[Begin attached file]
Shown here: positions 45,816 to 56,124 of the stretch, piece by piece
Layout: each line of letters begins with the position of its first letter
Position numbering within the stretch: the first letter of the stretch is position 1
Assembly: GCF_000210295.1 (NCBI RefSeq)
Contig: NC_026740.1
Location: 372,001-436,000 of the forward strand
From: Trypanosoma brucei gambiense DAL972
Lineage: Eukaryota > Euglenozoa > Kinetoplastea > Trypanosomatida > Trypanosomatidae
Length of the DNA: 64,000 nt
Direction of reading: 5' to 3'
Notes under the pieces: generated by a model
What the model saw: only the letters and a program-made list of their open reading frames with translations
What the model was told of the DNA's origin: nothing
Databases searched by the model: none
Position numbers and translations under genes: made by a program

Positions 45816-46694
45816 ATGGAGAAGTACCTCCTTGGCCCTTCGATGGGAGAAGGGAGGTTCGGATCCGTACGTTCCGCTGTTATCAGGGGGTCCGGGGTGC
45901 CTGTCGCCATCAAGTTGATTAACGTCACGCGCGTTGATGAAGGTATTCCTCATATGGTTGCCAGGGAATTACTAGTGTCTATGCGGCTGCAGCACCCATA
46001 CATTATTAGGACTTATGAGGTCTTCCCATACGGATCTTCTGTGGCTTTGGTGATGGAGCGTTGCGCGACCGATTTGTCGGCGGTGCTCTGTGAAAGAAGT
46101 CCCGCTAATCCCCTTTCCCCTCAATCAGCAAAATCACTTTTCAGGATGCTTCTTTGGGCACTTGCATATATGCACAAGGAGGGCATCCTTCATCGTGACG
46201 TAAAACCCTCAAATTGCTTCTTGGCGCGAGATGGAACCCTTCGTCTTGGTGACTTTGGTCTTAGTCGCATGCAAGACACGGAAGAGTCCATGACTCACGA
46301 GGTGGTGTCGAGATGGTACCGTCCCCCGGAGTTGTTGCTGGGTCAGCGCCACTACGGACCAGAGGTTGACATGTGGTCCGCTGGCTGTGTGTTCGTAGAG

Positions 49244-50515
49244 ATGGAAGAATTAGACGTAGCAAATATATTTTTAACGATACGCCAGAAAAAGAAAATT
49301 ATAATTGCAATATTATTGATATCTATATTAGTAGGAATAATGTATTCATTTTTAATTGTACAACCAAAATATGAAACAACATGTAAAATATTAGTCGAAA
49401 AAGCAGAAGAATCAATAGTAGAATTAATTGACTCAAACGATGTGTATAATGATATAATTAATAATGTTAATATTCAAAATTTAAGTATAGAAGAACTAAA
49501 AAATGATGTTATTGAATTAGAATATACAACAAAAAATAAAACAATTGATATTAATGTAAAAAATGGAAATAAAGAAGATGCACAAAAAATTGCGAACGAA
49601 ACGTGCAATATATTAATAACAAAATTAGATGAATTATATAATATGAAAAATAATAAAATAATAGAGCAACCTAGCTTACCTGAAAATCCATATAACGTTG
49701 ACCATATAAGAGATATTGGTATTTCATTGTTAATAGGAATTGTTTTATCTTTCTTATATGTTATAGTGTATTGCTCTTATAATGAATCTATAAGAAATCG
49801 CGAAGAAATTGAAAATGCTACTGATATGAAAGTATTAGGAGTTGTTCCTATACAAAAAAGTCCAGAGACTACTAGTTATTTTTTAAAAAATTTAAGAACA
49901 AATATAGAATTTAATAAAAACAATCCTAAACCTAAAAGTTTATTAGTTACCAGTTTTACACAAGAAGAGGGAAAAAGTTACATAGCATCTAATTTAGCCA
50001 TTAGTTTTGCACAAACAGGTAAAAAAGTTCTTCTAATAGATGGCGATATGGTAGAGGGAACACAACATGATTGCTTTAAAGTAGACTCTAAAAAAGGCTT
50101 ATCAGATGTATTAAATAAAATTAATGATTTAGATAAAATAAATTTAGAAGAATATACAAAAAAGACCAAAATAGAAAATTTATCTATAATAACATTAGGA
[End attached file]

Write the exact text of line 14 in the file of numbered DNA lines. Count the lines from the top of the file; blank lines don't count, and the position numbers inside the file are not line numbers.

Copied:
Databases searched by the model: none